New underquoting rules will impose ‘strict liability’ on agents

New underquoting rules will impose ‘strict liability’ on agents

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Further details have emerged about new underquoting guidelines, with some specifics likely to reassure agents but others likely to cause concern.

Minister for Innovation and Better Regulation Victor Dominello told the NSW Parliament that agents will face new compliance obligations if lawmakers approve the Property, Stock and Business Agents Amendment (Underquoting Prohibition) Bill 2015.

Under the proposed reforms, agents will have to provide evidence of their valuation to the vendor, include this estimate in the agency agreement and then quote this figure during the marketing campaign – something Mr Dominello said would be monitored by the regulator.

“To enable effective compliance monitoring for the new measures, the changes will introduce strict liability – that is, NSW Fair Trading will not have to show that the agent intended to underquote,” he said.

“It will simply be a matter of comparing the price in the agency agreement to that in any advertisement or given verbally to prospective clients. This will remove the difficulties with pursuing prosecution for an offence under the current provisions.”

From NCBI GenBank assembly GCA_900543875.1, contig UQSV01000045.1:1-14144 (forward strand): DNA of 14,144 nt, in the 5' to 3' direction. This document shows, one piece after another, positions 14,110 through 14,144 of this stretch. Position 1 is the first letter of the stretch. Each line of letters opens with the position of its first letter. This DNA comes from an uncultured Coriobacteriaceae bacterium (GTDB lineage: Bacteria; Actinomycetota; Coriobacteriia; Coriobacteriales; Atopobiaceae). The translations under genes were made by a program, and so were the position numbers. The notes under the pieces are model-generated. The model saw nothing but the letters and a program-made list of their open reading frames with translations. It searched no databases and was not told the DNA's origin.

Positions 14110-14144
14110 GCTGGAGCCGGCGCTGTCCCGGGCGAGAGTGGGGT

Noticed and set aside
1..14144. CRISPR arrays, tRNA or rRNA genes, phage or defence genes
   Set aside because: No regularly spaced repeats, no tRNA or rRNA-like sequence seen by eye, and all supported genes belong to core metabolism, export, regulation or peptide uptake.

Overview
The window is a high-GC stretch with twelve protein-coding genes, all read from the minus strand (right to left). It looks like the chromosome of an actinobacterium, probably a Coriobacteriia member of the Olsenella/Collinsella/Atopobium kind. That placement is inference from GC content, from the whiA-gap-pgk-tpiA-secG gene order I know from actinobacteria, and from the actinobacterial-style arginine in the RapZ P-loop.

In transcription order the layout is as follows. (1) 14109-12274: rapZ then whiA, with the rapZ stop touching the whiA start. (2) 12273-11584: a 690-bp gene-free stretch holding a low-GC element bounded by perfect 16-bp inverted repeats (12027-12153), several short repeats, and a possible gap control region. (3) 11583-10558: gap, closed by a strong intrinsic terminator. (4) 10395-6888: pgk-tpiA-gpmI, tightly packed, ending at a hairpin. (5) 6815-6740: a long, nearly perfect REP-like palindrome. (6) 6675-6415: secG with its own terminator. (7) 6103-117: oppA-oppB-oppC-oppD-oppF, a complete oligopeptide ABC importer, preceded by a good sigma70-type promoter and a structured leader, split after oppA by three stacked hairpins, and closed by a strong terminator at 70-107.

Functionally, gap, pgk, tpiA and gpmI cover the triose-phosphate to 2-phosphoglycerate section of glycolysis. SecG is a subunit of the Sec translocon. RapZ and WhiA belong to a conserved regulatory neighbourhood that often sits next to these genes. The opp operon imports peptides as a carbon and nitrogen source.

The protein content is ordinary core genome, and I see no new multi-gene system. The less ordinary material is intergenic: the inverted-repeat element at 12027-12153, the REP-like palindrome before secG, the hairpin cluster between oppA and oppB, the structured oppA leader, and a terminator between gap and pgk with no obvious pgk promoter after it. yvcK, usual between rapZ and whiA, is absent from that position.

Mr Dominello said agents will need to keep written records of any verbal price estimates given to potential sellers or buyers, providing clear evidence of any estimates offered.

If agents want to revise their valuation during a campaign, they will have to update the vendor agreement and take “all reasonable steps” to update any marketing material.

“This obligation is a crucial element of the package. It provides the impetus to ensure that the estimated selling price remains accurate,” Mr Dominello said.

“Reasonable grounds for revising the estimated selling price would be, for example, if sales or auction results for similar properties in a certain area have increased since marketing a property.”

However, Mr Dominello stressed the reforms aren't designed to stop agents getting bumper results in the booming Sydney market.

“In a hot property market, properties will often be sold for prices that exceed the best estimate of the selling price that the agent could possibly have foreseen. These reforms will not and should not try to curtail the market,” he said.

“Fundamentally, the new underquoting laws are about transparency, accountability and disclosure of accurate information. They are also about creating a fair and level playing field for everyone.”

The government plans to introduce these new rules at the beginning of 2016.

[Related: Auctioneer says agents will ‘manipulate’ new rules]

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